Creamy and bursting with Latin flavor, this Mexican Pinto Bean Soup will please your taste buds as well as your pocketbook!
I don’t usually write about frugal recipes, although I rarely purchase expensive ingredients. Most of what I buy is what I would consider mid-range. I buy organic when I can, and since we don’t eat a lot of processed foods it’s easy for me to keep my grocery bill relatively low (uh, for a food blogger that is).
I’ve always found that we save money by purchasing lots of fresh produce, meats, dairy, and bulk items like rice and beans instead of loading up on boxes of cereal and instant mashed potatoes.
By and large, my favorite destination in my local grocery store is the bulk section. When I can convince the husband to accompany me to the grocery store (I don’t like to carry the bags by myself, wahhh), I love to drive him nuts by spending forever in the bulk section.
This is us:
Me: “Babe, can you seriously believe how cheap lentils are?! It’s like they’re just GIVING them away.”
Husband: “Mhm.” *checking fantasy football stats on his phone*
Me: “And just LOOK at all of these different types of pasta. I’ve never even heard of this one, look, it’s like a weird little swirly doo-dad!”
Husband: “Yup, mhm, pasta.” *staring at the mullet on the guy standing next to us*
Me: “Isn’t it outrageous how expensive pine nuts are compared to everything else?”
Husband: “What are pine nuts? Hey, did we remember to get green bananas?”
(Side note: I forget to get bananas approximately 40% of the time. I have to buy the very greenest bananas they have in the store because the husband only likes to eat them when they are nasty and under-ripe. Then, once they get all good and ripe, I eat the rest of the bunch. So, on the first three days of the grocery week, the husband eats bananas, then I get to eat bananas for the next four days.)
This is marriage.
So why all this talk about bulk foods? If I sit here long enough and think about where I was going with this story, I might just get back to it. Ah, yes, I wanted to talk about the frugality factor in this Mexican Pinto Bean Soup recipe!
Right, so bulk pinto beans are outrageously cheap. The other main ingredient in this recipe is yellow onion, which is also one of the cheaper things you can buy at the grocery store.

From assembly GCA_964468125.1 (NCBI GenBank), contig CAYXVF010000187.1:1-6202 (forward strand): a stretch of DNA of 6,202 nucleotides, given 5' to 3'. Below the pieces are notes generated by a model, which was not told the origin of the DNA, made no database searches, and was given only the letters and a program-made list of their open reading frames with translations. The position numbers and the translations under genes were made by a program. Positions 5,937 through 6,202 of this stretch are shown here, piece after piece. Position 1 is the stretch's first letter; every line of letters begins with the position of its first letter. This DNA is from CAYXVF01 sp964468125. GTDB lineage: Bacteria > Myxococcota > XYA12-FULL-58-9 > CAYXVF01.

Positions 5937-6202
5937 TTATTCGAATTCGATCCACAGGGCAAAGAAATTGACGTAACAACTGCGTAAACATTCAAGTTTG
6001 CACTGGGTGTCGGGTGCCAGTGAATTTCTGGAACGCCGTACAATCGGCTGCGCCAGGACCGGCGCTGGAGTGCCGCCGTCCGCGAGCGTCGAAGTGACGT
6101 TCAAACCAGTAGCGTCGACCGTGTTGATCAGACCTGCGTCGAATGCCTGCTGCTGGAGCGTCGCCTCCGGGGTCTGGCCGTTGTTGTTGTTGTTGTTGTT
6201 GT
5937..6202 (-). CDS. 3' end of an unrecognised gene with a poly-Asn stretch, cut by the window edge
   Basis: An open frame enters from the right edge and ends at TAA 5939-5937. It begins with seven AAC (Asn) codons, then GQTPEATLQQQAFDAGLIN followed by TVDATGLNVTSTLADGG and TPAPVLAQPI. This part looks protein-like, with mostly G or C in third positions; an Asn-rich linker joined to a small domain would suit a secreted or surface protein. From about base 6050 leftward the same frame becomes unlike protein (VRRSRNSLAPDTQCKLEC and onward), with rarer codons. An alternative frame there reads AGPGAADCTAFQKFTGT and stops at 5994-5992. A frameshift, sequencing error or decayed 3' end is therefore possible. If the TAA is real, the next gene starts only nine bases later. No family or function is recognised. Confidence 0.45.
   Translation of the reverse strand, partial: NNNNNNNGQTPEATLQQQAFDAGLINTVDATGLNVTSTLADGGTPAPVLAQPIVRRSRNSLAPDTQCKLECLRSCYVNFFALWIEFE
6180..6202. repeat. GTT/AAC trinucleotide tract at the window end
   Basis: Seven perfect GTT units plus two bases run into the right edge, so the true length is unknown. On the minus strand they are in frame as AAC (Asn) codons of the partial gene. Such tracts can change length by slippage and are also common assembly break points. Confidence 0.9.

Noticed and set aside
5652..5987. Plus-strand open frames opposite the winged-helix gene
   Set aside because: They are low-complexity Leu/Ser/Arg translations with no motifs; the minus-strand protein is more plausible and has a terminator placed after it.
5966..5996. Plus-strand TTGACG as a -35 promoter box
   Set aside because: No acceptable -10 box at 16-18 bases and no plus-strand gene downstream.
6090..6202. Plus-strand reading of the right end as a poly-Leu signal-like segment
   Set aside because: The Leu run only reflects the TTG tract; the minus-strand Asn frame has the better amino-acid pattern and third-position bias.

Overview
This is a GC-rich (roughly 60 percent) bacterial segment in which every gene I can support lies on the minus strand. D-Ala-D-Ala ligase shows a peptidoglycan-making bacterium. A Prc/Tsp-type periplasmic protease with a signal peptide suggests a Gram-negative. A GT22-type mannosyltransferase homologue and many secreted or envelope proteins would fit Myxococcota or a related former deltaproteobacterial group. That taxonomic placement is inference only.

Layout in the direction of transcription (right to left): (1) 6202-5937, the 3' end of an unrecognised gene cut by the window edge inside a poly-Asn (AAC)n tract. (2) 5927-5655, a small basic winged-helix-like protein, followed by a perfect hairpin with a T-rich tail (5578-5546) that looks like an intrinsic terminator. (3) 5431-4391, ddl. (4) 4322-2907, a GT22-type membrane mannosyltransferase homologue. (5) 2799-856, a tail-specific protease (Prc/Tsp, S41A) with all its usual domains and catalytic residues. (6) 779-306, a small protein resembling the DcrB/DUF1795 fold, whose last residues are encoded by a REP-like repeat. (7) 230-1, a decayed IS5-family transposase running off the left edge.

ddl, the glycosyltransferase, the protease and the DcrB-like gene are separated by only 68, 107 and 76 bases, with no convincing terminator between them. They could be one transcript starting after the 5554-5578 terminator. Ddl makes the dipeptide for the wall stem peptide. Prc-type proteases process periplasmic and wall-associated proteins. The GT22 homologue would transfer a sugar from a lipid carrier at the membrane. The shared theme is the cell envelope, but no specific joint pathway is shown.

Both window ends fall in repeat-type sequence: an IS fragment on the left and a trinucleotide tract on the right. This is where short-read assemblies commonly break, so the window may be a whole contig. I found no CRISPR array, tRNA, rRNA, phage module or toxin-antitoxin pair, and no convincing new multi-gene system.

You’ll also need some chicken broth (super cheap if you make your own from chicken scraps!), garlic, salt, pepper, vegetable oil, and a little bit of cayenne pepper and cumin.
You can totally buy cayenne pepper and cumin in the bulk section, by the way. Just putting that out there.
This recipe isn’t part of my 30 Minute Monday series because, well, it takes longer than 30 minutes. I have to warn you that this isn’t something you can start on a weeknight and expect to have on the table any time before 10pm.
Pinto Bean Soup is something you plan to make on a day when you are putzing around the house in your slippers, folding laundry on your couch while watching Matlock reruns. It takes hardly any effort, but it does require some boiling and simmering time.
Topped with some sour cream, avocado, and fresh salsa, taking a bite of this soup is like digging into a warm 7-layer bean dip. But you feel less guilty about it for some reason. Which is an amazing thing.
Make a big batch and freeze the leftovers in mason jars. You’ll be happy you did!
Here’s What You’ll Need:
A 6-quart or larger Dutch Oven, like this beauty from Lodge
A large-sized frying pan (I used my Jumbo Pan)
A hand-held immersion blender (or use your counter top blender)
Here’s Your Recipe!
- 1 1/2 cups dried pinto beans
- 7 cups water
- 1/4 cup vegetable oil
- 4 cups diced yellow onion (about 2 large onions)
- 1/2 teaspoon freshly ground black pepper
- 1 teaspoon ground cumin
- 1/4 teaspoon ground cayenne pepper
- 4 cloves garlic, minced
- 4 cups low-sodium chicken broth
- Sour Cream, Avocado, and Fresh Salsa for serving (optional)
- Sort through the beans to remove any debris, then rinse them under running tap water. Place the rinsed beans in a 6-quart or larger Dutch oven or other lidded pot and add 7 cups of water. Bring the pot to a boil over medium-high heat. Once boiling, turn the heat down to low and cover the pot. Let simmer for 90 minutes.
- When the beans are done cooking, heat the vegetable oil in a large skillet over medium heat. Add the onions and saute for 10 minutes, until browned and softened. Add the garlic, cumin, and cayenne pepper. Saute for 60 seconds. Add the cooked beans and any remaining liquid from the bean pot into the skillet.
- Pour the chicken broth into the pot and turn the heat to medium-high. Once the liquid reaches a boil, turn the heat down to medium and simmer uncovered for 45 minutes. Use an immersion blender to puree the soup*. Taste and add salt as needed. If the soup seems too thin for you, continue cooking it uncovered until it reduces to your desired thickness
- Serve topped with salsa, sour cream, and avocado.
*Alternatively, puree in batches in a counter top blender, using caution not to burn yourself with the steam.
Nutrition InformationYield 8 Serving Size 1
Amount Per ServingCalories 223 Total Fat 12g Saturated Fat 1g Trans Fat 0g Unsaturated Fat 10g Cholesterol 1mg Sodium 83mg Carbohydrates 25g Fiber 6g Sugar 6g Protein 8g